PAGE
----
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What Is a Macular Hole? Stages, Symptoms, and Other FAQs

Are you curious about macular hole stages? What about the recovery time from macular hole surgery? We’re answering these and other important FAQs with helpful information that can hopefully help guide you through a macular hole diagnosis.

Keep reading to get a better understanding of the basics, and please reach out for more information or to schedule a consultation with a Mid Atlantic Retina specialist.

What Is a Macular Hole?

A macular hole is an eye condition that occurs in the macula, a small area located in the center of the retina.

The specific purpose of the macula is to convert light into neurological signals, which are then processed by your brain and converted into images. However, the very center of the macula is also the thinnest part of the retina, making it susceptible to holes, particularly as a person ages.

What Are Common Macular Hole Causes?

Age is the most common of macular hole causes because as the vitreous gel deteriorates with age, it separates from the macula. In some individuals who have an abnormally strong adhesion between the macula and vitreous, this separation can result in the formation of a hole. This is why macular holes are more common in those 55 years of age and older.

Other potential causes of macular holes include:

The primary risk factors for macular holes are aging, myopia, trauma, and uveitis (eye inflammation). Macular holes are also more likely to happen in women than men.

What Macular Hole Symptoms Are There?

Some macular holes do not cause any symptoms at all. However, those that do tend to cause complications like:

  • Blurred or distorted vision
  • Loss of central vision

Symptoms may come on gradually and may be more or less severe depending on the individual and the extent of the hole. They can also be caused by other retinal disorders. In any case, it is recommended that you seek treatment from a retinal specialist at the first sign of macular hole symptoms.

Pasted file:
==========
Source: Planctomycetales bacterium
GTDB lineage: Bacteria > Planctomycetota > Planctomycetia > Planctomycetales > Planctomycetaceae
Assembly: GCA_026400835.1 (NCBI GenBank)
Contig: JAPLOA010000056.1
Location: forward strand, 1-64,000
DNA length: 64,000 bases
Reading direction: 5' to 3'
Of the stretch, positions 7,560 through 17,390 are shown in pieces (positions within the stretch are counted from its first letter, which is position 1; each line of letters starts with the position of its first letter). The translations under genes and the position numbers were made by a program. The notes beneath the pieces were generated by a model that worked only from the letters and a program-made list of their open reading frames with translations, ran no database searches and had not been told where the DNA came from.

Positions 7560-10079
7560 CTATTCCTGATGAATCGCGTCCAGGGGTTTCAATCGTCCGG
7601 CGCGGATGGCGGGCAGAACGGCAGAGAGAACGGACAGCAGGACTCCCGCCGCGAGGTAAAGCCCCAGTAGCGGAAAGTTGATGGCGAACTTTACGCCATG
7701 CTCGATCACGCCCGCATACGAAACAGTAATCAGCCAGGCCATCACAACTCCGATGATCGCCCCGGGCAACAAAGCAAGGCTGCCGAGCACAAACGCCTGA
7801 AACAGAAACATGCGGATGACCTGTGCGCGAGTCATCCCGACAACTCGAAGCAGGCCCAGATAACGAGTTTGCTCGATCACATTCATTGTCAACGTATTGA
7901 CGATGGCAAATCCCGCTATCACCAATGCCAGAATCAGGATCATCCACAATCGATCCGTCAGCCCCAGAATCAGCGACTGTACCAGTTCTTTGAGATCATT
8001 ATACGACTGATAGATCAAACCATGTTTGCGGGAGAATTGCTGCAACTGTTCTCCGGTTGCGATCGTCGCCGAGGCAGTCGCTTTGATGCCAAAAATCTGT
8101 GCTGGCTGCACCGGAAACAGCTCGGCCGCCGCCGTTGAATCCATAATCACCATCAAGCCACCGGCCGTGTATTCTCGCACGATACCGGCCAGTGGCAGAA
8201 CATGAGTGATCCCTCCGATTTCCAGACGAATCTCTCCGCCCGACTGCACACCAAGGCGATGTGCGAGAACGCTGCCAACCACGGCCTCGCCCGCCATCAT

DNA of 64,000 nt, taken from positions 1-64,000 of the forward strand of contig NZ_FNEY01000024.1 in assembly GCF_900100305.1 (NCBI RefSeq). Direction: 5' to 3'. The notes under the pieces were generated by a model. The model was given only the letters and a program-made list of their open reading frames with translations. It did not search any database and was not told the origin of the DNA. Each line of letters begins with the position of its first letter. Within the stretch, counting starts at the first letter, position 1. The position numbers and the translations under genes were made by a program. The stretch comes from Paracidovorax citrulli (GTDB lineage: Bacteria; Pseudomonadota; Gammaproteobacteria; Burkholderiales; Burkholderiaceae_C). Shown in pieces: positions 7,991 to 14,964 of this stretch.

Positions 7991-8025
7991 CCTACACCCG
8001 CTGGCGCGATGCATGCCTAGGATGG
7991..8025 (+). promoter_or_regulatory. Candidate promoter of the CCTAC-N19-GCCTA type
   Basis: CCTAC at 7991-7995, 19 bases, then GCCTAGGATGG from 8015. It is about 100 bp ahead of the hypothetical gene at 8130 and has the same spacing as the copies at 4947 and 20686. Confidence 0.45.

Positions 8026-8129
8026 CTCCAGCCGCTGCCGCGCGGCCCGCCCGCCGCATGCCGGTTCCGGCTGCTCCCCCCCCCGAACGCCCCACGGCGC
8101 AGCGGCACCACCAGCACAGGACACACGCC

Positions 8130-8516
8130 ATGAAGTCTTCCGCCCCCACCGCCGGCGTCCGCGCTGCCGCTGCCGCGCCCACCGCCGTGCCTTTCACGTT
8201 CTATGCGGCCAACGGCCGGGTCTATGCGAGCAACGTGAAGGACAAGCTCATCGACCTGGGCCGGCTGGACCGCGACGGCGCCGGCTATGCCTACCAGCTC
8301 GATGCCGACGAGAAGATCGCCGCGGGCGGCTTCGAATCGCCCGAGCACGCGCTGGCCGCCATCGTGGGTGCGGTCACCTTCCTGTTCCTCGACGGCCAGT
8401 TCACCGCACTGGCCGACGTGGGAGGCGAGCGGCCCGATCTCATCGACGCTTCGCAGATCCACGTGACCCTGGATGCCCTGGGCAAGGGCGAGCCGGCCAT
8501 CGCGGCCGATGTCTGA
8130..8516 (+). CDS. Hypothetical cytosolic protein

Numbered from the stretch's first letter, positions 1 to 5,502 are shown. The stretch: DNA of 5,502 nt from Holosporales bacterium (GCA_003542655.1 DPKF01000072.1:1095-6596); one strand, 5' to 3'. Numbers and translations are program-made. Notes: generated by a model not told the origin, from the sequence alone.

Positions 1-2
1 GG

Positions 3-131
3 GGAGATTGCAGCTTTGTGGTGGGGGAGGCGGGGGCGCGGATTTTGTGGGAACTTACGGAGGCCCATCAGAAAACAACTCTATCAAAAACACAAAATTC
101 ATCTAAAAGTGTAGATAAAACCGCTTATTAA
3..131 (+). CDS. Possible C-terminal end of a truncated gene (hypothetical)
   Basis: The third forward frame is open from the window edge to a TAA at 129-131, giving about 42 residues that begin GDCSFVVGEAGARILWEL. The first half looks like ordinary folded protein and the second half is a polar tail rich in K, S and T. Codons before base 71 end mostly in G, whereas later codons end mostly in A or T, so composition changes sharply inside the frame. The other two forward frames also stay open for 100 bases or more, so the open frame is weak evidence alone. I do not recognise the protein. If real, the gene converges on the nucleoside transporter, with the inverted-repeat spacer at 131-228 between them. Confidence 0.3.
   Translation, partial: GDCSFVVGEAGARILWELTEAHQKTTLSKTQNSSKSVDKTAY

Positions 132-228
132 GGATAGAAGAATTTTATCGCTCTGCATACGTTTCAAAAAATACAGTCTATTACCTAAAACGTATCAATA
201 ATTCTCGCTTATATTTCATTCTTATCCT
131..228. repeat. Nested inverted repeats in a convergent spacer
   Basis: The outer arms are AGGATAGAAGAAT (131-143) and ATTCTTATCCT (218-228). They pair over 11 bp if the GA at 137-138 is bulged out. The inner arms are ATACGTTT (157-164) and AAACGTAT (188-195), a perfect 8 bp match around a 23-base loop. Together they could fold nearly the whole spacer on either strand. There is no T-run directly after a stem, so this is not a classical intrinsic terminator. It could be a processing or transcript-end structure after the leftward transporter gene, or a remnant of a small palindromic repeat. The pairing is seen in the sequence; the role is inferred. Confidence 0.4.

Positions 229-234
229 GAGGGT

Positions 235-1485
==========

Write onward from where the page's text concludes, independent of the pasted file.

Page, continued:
What Are Macular Hole Stages?

There are historically four macular hole stages:

  • Stage 1 – Small, often non-visible foveal detachments. These may close on their own, however, more than half will progress in size.
  • Stage 2 – A small hole with a full-thickness defect. These progress to Stage 3 in about 70% of cases without treatment.
  • Stage 3 –  A larger hole with a full-thickness defect in which the vitreous gel is still attachedo the optic disc.
  • Stage 4 – A larger hole with a full-thickness defect that has undergone vitreous separation from the optic disc.

Left untreated, later-stage macular holes can lead to various complications, including partial or full vision loss.

Can a Macular Hole Repair Itself?

Yes, on rare occasion In some cases, small stage 1 or stage 2 macular holes can spontaneously close without surgery or another intervention. With the spontaneous closure of a macular hole, vision typically improves over the course of one year.

What Is the Treatment for a Macular Hole?

When necessary, macular holes are treated via a surgical procedure called a vitrectomy.

A vitrectomy is a quick and safe procedure during which your retinal specialist will remove the vitreous gel from your eye to access the retina and then manually repair the hole in the macula. While the vitreous gel does not regenerate after surgery, it is no longer necessary for proper eye functioning after a certain age, and the body produces a fluid that replaces the vitreous.

As with any surgical procedure, there are some risks with a vitrectomy, including infection, bleeding, or retinal detachment. Talk to your Mid Atlantic Retina specialist to learn about potential complications you may be at risk for.

How Long Does It Take to Recover from Macular Hole Surgery?

Initial healing from macular hole surgery begins in the first several weeks, however the final visual outcome may not be realized for months to a year. A gas bubble is usually placed in the eye at the end of the vitrectomy surgery which gradually dissipates over one to two months. Acute symptoms of healing, such as discomfort, usually goes away within a few days to weeks of the completed procedure.

Contact Mid Atlantic Retina to Discuss Your Treatment Options

For eye exams, diagnostics, and retinal treatments, including vitrectomies, our Mid Atlantic Retina team is here to help. Our board-certified retinal surgeons and physicians are leaders in the field of retinal disease and are here to help you navigate any retinal condition you may be facing.

Call us today at 800-331-6634 or fill out an online form to learn more or to schedule your first appointment.